Many times I’ve been in Silverton, Colorado, and have wondered what that strange road was across the way. Yesterday, I found out. It leads to Kendall Mountain, or, more properly, the basin underneath Kendall Mountain. But first, how to cross the river? I tried several ways and found that there’s a bridge on 14th Street that leads to the base of San Juan County Road 33, Kendall Mountain Road.
The initial part of the road isn’t that bad and the ascent not that steep. The road is quite bumpy due to rocks embedded in the road surface, but the scree is yet to come. After you’ve gone up a ways, you can look across the valley at US Highway 550 on the other side of the canyon.
I took the left fork first. I encountered scree a little bit at a time. Thinking (stupidly) that the scree just might lessen right around the next corner, I kept on going up. There were spots where there was no soil—just scree. I finally made my way to the top, or at least as high as I was going. There were a further couple very short switchbacks going up a couple hundred feet to a mine adit (entrance). The switchbacks were snow-covered in some cases. That didn’t stop the 4-wheeler shown in the image from trying, though!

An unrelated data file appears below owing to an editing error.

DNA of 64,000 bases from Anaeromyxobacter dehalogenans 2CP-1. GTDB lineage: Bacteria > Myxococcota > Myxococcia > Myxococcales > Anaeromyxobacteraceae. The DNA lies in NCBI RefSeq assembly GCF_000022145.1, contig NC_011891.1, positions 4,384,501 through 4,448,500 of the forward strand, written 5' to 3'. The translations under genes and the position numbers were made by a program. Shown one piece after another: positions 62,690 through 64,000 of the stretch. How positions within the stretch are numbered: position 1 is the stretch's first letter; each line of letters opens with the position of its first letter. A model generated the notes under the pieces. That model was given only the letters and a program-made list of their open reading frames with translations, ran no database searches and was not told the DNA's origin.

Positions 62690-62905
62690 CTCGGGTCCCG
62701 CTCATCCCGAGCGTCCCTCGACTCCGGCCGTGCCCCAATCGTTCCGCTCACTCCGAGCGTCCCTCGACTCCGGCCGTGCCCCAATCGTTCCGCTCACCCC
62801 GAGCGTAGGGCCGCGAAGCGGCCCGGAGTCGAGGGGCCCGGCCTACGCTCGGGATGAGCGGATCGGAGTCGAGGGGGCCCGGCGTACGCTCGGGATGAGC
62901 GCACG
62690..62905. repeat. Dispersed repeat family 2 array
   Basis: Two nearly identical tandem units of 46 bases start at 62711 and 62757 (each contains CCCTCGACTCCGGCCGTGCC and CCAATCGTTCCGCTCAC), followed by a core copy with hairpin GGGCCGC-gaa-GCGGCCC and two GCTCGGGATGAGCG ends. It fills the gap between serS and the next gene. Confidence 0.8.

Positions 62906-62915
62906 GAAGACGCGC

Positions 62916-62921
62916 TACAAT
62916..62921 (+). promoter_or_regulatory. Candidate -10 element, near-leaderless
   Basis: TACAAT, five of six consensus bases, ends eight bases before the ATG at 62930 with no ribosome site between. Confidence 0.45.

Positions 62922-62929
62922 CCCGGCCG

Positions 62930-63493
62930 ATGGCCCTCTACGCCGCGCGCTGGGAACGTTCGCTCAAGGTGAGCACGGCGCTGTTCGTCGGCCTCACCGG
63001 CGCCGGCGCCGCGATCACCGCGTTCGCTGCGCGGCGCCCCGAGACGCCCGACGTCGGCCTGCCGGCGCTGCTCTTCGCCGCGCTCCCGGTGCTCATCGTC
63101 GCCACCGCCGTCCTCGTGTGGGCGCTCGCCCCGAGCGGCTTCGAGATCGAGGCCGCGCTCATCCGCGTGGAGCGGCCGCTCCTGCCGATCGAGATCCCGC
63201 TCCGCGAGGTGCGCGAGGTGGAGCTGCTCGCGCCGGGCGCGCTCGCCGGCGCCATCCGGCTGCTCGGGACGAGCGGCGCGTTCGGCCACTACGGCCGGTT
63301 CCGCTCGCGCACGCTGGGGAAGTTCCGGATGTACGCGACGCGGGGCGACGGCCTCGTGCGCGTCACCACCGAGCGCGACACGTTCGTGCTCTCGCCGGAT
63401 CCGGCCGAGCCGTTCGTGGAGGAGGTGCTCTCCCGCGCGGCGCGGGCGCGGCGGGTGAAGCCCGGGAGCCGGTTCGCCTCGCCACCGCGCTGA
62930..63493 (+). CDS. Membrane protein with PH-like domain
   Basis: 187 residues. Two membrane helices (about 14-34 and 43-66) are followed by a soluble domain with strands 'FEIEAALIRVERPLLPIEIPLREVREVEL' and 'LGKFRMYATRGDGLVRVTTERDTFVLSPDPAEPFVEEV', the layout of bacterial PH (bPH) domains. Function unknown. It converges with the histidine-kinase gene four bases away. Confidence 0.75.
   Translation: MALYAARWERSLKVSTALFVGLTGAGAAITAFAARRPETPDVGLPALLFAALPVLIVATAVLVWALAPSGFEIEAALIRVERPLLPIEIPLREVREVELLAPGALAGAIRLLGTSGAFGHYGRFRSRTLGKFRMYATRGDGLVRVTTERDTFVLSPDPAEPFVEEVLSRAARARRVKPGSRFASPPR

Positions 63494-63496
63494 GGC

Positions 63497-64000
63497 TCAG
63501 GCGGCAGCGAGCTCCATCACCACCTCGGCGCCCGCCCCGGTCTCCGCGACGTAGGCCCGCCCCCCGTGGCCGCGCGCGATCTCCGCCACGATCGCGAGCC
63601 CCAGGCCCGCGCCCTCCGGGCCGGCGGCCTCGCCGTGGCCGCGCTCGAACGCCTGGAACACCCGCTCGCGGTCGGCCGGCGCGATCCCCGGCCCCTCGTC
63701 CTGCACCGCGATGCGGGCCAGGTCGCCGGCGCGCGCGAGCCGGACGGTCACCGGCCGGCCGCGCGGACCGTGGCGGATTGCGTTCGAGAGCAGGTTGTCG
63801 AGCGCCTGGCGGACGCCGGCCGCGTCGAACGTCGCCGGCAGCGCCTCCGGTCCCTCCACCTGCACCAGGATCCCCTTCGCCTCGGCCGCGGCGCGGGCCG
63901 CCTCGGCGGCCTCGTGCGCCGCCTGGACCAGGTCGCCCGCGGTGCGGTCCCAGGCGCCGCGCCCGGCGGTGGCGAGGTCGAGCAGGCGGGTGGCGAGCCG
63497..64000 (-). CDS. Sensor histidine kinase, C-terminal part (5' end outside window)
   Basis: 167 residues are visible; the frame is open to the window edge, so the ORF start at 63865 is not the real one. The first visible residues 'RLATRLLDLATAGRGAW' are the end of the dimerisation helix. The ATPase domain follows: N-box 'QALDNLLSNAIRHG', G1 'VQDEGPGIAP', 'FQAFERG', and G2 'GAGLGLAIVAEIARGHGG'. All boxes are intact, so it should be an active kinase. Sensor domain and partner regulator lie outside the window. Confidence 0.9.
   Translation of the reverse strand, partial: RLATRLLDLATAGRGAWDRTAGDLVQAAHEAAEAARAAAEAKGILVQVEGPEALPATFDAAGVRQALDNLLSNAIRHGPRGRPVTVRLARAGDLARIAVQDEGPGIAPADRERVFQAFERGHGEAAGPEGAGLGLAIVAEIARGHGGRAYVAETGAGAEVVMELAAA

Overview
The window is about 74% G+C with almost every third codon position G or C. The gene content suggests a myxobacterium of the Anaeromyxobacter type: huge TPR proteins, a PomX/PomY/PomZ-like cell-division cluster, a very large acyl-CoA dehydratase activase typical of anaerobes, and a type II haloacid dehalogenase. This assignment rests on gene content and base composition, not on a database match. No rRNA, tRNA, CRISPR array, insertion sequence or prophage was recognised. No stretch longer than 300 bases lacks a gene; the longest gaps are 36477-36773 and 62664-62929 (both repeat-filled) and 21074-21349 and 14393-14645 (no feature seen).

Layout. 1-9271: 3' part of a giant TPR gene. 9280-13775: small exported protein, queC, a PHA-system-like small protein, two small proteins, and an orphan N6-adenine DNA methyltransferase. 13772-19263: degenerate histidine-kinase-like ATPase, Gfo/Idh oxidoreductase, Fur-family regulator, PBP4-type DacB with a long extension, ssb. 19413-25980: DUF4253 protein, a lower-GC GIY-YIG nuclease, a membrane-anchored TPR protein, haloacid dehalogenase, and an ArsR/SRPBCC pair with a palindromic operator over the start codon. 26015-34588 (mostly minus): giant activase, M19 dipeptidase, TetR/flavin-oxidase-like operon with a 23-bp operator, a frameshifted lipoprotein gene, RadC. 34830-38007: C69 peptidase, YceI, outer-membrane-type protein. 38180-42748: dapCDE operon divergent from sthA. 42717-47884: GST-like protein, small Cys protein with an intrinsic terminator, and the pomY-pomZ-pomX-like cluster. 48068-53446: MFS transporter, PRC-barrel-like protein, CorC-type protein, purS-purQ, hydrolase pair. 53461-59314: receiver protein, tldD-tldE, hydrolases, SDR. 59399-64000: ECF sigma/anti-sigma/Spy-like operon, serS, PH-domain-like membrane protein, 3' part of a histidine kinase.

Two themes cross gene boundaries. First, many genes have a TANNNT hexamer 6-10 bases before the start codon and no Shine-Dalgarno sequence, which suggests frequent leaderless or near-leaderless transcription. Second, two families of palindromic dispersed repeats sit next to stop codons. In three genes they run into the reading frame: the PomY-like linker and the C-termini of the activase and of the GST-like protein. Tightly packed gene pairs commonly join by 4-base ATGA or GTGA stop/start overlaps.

Ah, what goes up must come down. I’ll tell you, by this time I was pretty tired. I’d already been over Corkscrew Pass and then up this steep road. I wasn’t all that graceful going down, and on one corner, almost all the way back to the main fork, I was simply going too slowly around a corner and fell. I didn’t hurt anything (me or the bike), but it reminded me to keep my speed up. On another steep, scree-filled switchback, I was going faster (8 mph?) and hit a rock really wrong. The steering wobbled all over the place, but I stayed upright, rather amazed that I’d done so.
When I got to the fork, I opted to follow the south fork. This road features much less scree and is not nearly so steep. Much of it travels through “primeval” forest: dense, tall conifers. Very pretty, really. I followed the road into a meadow. There was some scree, but it’s not a problem on level ground. But as the road became steeper and the scree more common, I simply turned around.
The road down from there isn’t bad. As you can see in the next photo, by the time I stopped to look at this great view of Silverton, the road itself is bumpy with embedded rock, but not so much scree. All in all, I’m glad I went. If I go up again, I will certainly take the right fork. I would rate the road as intermediate except for the left fork, which I’d rate high intermediate, about what my skill level is if I’m not tired.